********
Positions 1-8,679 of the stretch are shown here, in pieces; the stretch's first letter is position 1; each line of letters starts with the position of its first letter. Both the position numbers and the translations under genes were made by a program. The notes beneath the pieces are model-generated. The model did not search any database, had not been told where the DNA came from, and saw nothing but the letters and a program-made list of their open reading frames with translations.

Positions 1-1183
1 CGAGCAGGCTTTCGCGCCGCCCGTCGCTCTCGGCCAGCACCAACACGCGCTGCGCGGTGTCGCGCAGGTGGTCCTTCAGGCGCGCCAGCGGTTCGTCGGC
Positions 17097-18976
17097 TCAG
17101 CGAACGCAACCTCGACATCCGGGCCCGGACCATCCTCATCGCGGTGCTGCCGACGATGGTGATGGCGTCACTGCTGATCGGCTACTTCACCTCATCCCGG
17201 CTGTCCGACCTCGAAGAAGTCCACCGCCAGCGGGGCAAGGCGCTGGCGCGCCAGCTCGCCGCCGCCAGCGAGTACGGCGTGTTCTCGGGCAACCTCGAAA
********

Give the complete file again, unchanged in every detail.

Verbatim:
Positions 1-8,679 of the stretch are shown here, in pieces; the stretch's first letter is position 1; each line of letters starts with the position of its first letter. Both the position numbers and the translations under genes were made by a program. The notes beneath the pieces are model-generated. The model did not search any database, had not been told where the DNA came from, and saw nothing but the letters and a program-made list of their open reading frames with translations.

Positions 1-1183
1 CGAGCAGGCTTTCGCGCCGCCCGTCGCTCTCGGCCAGCACCAACACGCGCTGCGCGGTGTCGCGCAGGTGGTCCTTCAGGCGCGCCAGCGGTTCGTCGGC
Positions 17097-18976
17097 TCAG
17101 CGAACGCAACCTCGACATCCGGGCCCGGACCATCCTCATCGCGGTGCTGCCGACGATGGTGATGGCGTCACTGCTGATCGGCTACTTCACCTCATCCCGG
17201 CTGTCCGACCTCGAAGAAGTCCACCGCCAGCGGGGCAAGGCGCTGGCGCGCCAGCTCGCCGCCGCCAGCGAGTACGGCGTGTTCTCGGGCAACCTCGAAA